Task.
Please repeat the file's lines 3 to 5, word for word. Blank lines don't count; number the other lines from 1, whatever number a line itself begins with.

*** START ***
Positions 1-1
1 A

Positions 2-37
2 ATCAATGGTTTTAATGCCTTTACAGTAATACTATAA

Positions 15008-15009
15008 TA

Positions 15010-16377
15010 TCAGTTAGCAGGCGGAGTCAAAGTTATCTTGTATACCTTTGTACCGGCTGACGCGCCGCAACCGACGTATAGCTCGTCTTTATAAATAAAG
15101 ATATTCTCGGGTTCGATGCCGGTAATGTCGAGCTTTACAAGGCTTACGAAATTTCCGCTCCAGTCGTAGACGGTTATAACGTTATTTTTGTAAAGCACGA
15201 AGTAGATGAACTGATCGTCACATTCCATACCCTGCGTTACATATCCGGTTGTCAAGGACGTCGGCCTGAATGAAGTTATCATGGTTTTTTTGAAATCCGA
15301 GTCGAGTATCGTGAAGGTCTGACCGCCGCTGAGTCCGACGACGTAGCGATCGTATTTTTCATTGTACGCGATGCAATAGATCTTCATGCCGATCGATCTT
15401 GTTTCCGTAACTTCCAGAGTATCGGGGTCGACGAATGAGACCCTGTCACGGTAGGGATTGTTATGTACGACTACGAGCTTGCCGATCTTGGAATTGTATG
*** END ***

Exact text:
Positions 2-37
2 ATCAATGGTTTTAATGCCTTTACAGTAATACTATAA

Positions 15008-15009